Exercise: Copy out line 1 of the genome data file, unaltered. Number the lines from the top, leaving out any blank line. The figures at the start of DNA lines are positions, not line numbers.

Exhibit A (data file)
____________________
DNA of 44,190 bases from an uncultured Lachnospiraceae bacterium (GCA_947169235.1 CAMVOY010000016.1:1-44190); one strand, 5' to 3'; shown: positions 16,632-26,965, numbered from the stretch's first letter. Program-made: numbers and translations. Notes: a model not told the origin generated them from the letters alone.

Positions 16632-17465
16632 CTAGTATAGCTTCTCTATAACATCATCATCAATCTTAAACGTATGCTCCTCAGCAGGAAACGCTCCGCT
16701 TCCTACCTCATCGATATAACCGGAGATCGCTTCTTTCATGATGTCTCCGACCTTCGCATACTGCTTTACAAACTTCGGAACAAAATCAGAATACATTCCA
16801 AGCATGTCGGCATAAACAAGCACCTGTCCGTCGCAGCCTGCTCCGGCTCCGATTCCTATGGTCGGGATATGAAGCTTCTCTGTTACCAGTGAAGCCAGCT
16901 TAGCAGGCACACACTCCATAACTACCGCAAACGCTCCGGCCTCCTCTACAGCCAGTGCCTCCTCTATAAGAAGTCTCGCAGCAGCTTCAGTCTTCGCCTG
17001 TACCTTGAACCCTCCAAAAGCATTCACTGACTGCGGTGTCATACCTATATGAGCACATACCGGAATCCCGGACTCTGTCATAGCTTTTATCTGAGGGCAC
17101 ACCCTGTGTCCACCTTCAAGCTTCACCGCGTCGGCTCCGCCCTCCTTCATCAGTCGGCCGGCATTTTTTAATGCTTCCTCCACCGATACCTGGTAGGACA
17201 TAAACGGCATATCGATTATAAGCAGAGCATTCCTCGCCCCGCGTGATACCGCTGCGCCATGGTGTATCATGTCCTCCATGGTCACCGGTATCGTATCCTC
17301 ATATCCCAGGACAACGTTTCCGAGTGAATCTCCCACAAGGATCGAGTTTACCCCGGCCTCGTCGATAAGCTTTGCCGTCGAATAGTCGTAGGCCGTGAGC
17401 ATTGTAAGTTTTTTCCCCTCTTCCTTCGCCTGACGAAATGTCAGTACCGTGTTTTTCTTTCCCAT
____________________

DNA of 44,190 bases from an uncultured Lachnospiraceae bacterium (GCA_947169235.1 CAMVOY010000016.1:1-44190); one strand, 5' to 3'; shown: positions 16,632-26,965, numbered from the stretch's first letter. Program-made: numbers and translations. Notes: a model not told the origin generated them from the letters alone.